03.05 – 01.06.2024

The Lost Voyage

Hyun-Suk Seo

Fri–Sat 12–5pm or by appointment

As a symbolic gesture in war-torn Seoul, Kim’s colossal and uncompromising ocean liner sought to epitomise Korean modernity and lay the groundwork for what was to be an unprecedented urban transformation. Sewoon stands for ‘erecting good energy’ in Korean, while Sangga means ‘shopping mall’, promising a better, more prosperous future. 

Manon Mollard, The Architectural Review

Sewoon Sangga is a megastructure cutting across 1.2km of central Seoul—housing a complex mix of retail, industrial and residential spaces. Designed by Korea’s most important modern architect Kim Swoo-Geun and constructed 1967–72. The building’s conception, construction and life have run in parallel to Seoul’s own complex political life from its beginnings under a developmentalist dictatorship to more recent neoliberal visions of the city which have seen Sewoon Sangga being labelled ‘the ugliest building in Seoul’.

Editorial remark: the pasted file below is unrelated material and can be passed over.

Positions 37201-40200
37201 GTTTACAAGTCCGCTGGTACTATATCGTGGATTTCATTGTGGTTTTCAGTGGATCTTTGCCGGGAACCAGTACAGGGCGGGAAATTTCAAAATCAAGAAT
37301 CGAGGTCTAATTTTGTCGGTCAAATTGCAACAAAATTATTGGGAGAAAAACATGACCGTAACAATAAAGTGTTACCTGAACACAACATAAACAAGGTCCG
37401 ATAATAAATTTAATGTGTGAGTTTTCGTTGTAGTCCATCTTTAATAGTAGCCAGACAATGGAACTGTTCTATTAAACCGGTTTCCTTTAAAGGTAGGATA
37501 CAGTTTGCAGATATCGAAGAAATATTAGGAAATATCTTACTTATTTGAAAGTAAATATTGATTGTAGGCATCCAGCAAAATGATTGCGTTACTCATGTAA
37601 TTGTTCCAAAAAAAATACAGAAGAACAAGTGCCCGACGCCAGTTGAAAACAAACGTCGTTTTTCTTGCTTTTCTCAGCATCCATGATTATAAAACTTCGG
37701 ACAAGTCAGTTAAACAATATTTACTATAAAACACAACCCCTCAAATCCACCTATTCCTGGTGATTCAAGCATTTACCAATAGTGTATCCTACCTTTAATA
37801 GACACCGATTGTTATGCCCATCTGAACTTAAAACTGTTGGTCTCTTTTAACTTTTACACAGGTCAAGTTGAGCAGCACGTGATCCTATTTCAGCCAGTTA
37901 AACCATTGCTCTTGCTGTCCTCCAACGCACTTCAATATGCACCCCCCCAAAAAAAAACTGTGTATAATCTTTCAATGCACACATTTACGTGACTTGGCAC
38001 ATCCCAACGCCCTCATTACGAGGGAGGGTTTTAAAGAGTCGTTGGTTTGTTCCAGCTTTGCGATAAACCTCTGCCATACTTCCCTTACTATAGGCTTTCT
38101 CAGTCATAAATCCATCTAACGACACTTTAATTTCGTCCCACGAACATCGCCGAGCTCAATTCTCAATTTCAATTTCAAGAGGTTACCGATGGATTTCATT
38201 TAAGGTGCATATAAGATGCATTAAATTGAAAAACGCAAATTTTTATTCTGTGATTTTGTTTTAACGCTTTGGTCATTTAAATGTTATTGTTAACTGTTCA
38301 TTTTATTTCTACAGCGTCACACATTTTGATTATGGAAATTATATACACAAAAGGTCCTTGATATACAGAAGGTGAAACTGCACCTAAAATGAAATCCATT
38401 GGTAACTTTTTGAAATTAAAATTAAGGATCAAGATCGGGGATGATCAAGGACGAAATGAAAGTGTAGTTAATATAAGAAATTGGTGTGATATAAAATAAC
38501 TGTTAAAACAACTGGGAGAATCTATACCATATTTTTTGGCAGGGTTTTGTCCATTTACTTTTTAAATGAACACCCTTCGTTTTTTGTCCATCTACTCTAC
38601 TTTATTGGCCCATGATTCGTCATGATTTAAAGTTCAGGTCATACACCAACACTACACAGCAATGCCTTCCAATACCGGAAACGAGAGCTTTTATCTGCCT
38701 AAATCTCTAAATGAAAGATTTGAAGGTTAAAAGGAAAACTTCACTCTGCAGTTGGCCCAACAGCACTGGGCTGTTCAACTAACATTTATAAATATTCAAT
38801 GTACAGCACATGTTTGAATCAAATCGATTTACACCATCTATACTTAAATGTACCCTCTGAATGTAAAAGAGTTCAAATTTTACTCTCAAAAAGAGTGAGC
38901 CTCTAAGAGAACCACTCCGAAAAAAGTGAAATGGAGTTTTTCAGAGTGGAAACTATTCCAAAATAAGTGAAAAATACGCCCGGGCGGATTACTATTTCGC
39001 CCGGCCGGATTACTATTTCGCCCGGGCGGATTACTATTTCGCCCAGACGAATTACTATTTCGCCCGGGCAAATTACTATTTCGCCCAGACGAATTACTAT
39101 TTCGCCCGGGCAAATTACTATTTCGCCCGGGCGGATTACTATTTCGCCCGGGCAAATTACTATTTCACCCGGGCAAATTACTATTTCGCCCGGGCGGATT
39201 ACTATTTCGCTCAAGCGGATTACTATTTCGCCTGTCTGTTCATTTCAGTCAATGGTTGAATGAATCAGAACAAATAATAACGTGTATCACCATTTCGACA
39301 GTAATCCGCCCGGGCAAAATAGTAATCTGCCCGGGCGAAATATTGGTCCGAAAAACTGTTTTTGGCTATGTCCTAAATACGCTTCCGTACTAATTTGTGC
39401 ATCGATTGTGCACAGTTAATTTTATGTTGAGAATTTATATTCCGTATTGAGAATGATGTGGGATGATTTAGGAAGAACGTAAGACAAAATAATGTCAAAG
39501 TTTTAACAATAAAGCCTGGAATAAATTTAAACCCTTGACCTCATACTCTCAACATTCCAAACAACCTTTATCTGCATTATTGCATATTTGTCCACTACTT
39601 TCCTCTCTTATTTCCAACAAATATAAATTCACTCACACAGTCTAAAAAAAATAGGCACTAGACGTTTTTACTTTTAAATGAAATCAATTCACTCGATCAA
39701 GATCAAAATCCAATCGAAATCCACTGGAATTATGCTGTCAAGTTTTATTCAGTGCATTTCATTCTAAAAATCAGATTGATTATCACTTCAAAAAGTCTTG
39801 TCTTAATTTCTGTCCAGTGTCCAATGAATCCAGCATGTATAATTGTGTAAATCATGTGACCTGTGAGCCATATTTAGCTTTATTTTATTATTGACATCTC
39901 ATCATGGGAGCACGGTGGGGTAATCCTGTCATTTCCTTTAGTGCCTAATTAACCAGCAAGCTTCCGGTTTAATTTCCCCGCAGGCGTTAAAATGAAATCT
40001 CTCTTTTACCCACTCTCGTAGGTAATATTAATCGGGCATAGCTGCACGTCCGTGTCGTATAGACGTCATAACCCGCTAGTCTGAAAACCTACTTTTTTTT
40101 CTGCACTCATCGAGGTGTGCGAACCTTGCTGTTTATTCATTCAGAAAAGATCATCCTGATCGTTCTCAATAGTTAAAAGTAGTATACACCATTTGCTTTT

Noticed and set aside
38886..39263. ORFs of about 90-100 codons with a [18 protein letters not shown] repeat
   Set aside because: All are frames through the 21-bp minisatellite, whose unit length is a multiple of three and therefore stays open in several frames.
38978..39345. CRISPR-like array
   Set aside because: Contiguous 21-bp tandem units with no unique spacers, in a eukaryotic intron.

The Lost Voyage (2011–18) charts the short-lived glory and swift decline of Sewoon Sangga examining the contradictory legacies of architectural modernism in the Asian context—through an experimental documentary bringing together voices of the planners, the residents and the users.

Whilst situated in a radically different context there are themes running through the film—lack of long-term vision and council corruption to name a few—that speak very clearly to Glasgow.

The film runs to 1hr12mins and will be shown at 12:15, 13:45 and 15:15 on days the exhibition runs.